Business boosters hope a new initiative will help put a dent in the number of vacant storefronts in The Hub, while serving as a useful experiment for other city neighborhoods.
The Third Avenue Business Improvement District (BID), which is spearheading the initiative, says it is the first project in the city to track empty storefronts and pinpoint their locations.
Although the software is still being honed, early results give an inkling of its usefulness, says Michael Brady, the BID’s executive director. The technology already identified some vacant ground floor spaces for which the BID quickly found occupants, he added.
The software helps distinguish between vacancies on upper floors and on ground floors, says Brady, adding that the discrepancy is important in the Hub. At 25 percent, upper floor vacancies are among the highest in the city, while ground floor vacancies, just 6 percent, are among the city’s lowest.
The discrepancy lies in the area’s past, says Brady.
“For the past three decades or so, property owners thought that the upper floors could generate a rate of return, so they used the upper floor for warehousing, storage, or for the merchandise of the people who occupied the ground floor,” he said.
But whatever floor they’re on, local businesses are feeling the pinch, due to rising rents and property taxes on commercial buildings, which business owners are required to pay a portion of along with their landlords.
Until two decades ago, the owners of small businesses like 1-800-FIX at the corner of Third Avenue and E. 149 Street could earn enough to make a living. Abel Brea, who has owned and run the second floor electronics and repair store for 30 years, says he’s still around mainly because customers have come to know and trust him.
“Only because I’ve been in here for so long and I have a brand when it comes to this particular service that I provide, I’m able to survive,” said Brea.
Nancy Testa, who owns Capri Bakery at 306 E 149th St., says business has not been so hot this summer. Recently, she went a whole week without any business. She has more than 10 employees and doesn’t want to reduce anyone’s pay.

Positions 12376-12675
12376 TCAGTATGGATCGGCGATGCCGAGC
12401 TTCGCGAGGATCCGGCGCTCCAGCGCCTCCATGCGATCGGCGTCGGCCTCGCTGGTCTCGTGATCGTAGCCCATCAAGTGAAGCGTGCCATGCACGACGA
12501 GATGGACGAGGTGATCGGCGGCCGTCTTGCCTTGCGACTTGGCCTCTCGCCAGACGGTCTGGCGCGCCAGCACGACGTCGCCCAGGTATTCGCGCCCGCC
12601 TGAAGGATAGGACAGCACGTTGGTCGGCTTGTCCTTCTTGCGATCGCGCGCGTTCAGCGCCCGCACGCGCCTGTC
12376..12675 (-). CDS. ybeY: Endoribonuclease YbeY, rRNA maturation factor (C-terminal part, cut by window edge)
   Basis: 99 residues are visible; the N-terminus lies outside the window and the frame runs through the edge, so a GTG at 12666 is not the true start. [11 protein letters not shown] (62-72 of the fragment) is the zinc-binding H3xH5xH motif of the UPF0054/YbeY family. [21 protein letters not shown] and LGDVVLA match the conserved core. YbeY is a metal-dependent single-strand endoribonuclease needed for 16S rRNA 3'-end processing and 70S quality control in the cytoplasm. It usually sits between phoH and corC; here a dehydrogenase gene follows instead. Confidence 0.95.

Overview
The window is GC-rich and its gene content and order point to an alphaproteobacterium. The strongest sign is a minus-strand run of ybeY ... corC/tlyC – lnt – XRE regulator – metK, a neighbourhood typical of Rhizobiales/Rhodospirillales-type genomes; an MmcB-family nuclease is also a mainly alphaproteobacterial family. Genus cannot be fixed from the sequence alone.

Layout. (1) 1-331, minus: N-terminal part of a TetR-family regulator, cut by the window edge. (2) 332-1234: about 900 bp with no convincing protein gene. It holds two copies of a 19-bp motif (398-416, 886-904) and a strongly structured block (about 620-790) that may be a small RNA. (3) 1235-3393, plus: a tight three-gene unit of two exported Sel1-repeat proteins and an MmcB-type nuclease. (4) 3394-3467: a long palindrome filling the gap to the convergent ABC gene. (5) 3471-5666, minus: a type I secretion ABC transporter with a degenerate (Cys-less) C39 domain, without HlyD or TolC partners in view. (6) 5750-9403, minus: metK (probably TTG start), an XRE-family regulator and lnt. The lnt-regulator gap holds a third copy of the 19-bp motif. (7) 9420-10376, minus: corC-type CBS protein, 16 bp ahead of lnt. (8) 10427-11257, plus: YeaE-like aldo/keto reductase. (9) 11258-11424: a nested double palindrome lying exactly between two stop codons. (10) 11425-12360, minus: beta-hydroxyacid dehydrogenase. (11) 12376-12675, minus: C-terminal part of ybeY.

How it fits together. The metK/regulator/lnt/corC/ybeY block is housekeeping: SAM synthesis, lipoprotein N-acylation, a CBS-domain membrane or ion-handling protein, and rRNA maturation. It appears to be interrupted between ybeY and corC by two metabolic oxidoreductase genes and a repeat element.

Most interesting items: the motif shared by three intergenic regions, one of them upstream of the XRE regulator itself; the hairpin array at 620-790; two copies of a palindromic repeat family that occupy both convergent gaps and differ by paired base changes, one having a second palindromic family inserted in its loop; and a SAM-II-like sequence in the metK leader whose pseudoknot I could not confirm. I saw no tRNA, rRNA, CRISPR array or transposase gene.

While walking down Third Avenue, Testa points out a vacant storefront that a phone store once occupied.
“That’s been over a year,” she said. “Another store across the street, right there, in The Hub. There’s like six vacant stores on the street. Big, good stores in a good block and they’re vacant.” She wondered if the landlords are holding onto the spaces until they can find tenants willing to pay higher rent than she or other area small businesses can afford.
The new pilot project is just one more effort to help keep small businesses like Brea’s and Testa’s solvent, said Brady, adding that each vacant storefront has its own back story. While some have given up due to the rising rents, others have left because the buildings their businesses are in are not getting needed repairs. And some who have inherited a business from a parent or grandparent are simply disinterested in keeping the business running.
“When we take a look at vacancies, we really have to understand the nuances of each vacancy because we can’t just do a broad stroke that says ‘Storefronts are vacant because landlords want money,’” Brady said. “Sometimes that’s the case, but not always.”
For those instances in which landlords do turn down reasonable offers while holding out for wealthier tenants, Brady says the new tool could help city government monitor those properties and levy fines on the landlords, as has been suggested by some political candidates and nonprofits. But “it would be a very state of affairs if tenants start using the concept of a vacancy fee as a way of being predatory for the small mom and pop property owners.”
Still, he added, “it’s our hope that Mayor Di Blasio will really take a look at vacancies and try to address them,” and that the city reconsider the implications of tax increases on small businesses.
“Every day that our small businesses are open is another day that they’re facing challenges,” he said. “They need to be helped in a comprehensive way that doesn’t help them in one hand but then smack them with a stick in the other.”
The architect behind the new technology, Anthony Q. Cursor, says that the software will be user-friendly.
“The data is designed so when you click on any of the indicators, it brings up a hierarchical order where the vacancies are,” he said. That could help prospective tenants pinpoint vacant locations that aren’t bogged down in litigation or repair backlogs, and that have the space features a tenant may be looking for.
Brady expects to have the full program with detailed vacancy information online by October.